“His 80-foot-long mural America Tropical spoke to the exploitation of the Mexican worker,” wrote professor and renowned muralist Judith Baca, in a PBS online essay titled “The Art of the Mural.”
The Olvera Street website goes on to state that “Siqueiros’ allegorical depiction of the struggle against imperialism wasn’t a comfortable topic for the Downtown L.A. business and political establishment. It was also an uncomfortable topic for societal matron Christine Sterling, Olvera Street’s leading promoter, possibly because it did not conform to her image of Olvera Street as a docile and tranquil Mexican village.”
Within months of its painting, the section of the mural visible from Olvera Street … was painted over, and within the decade the entire mural was completely whitewashed, according to the website.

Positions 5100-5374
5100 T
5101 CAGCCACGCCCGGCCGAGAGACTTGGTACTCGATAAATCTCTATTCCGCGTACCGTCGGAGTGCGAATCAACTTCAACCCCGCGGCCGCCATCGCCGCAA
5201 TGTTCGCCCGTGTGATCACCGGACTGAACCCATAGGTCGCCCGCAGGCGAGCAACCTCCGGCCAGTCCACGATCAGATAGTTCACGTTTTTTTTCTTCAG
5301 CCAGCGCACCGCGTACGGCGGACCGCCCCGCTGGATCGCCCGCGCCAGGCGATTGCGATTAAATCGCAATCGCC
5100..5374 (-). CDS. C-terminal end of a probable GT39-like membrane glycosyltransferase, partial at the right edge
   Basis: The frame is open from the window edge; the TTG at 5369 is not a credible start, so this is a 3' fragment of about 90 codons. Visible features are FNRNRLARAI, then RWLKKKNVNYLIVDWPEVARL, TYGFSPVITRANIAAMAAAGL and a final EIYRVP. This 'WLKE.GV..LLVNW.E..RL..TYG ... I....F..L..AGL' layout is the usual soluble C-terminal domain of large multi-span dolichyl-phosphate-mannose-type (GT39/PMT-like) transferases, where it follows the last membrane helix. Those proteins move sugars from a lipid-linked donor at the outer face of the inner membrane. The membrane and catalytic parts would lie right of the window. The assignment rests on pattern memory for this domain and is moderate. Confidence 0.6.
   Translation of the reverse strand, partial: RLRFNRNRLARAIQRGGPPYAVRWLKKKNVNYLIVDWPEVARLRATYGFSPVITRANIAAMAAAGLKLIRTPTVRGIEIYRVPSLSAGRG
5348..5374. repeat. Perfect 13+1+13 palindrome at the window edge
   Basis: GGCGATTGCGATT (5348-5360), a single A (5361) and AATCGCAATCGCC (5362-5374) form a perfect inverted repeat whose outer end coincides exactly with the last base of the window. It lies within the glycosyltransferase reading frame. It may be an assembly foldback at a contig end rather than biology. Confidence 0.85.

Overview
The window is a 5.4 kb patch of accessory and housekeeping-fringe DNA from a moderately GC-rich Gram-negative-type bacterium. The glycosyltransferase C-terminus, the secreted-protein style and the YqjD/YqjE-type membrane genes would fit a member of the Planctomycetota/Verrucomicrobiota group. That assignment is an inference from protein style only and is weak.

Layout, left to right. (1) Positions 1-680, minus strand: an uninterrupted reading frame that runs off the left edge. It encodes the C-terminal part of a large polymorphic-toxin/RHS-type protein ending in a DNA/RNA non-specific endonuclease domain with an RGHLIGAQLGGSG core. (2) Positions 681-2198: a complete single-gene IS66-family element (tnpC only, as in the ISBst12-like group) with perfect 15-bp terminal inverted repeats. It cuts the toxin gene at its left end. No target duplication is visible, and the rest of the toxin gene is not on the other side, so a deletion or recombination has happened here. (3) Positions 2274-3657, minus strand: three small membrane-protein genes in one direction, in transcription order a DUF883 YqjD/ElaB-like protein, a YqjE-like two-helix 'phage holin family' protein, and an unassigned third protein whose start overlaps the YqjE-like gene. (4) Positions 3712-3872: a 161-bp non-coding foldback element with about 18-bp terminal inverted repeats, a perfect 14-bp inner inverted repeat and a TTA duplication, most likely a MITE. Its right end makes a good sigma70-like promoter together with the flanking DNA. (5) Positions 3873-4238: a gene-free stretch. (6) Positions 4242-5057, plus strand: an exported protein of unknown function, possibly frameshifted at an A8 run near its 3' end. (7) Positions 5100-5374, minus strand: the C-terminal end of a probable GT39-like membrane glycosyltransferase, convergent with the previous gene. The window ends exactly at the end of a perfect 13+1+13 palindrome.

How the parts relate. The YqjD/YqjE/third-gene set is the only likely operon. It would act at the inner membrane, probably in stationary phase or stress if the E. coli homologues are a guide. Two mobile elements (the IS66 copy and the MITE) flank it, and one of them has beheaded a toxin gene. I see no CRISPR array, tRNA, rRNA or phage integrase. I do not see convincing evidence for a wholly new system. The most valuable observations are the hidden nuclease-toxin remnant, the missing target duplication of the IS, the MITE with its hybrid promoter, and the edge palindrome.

The mural was nearly forgotten until the 1960s Chicano mural movement created a renewed interest in the censored artwork.
Whitewashing and years of exposure to the elements, however, had severely damaged the mural: sections of the plaster had fallen off; the once vibrant colors had faded.
But now, a decades-long collaboration between the Getty and the city of L.A. to conserve, interpret and provide public access to the mural is on the verge of coming to fruition.
A $9.95 million public-private investment, $6 million from the city of Los Angeles and $3.95 from the Getty, has paid for research and documentation of the mural’s history and construction of a canopy with sun shades on each side of the mural to protect it from direct sun exposure and rain to prevent further decay. A rooftop platform has also been built to allow for public viewing, according to a Getty Center news release announcing events surrounding the scheduled opening.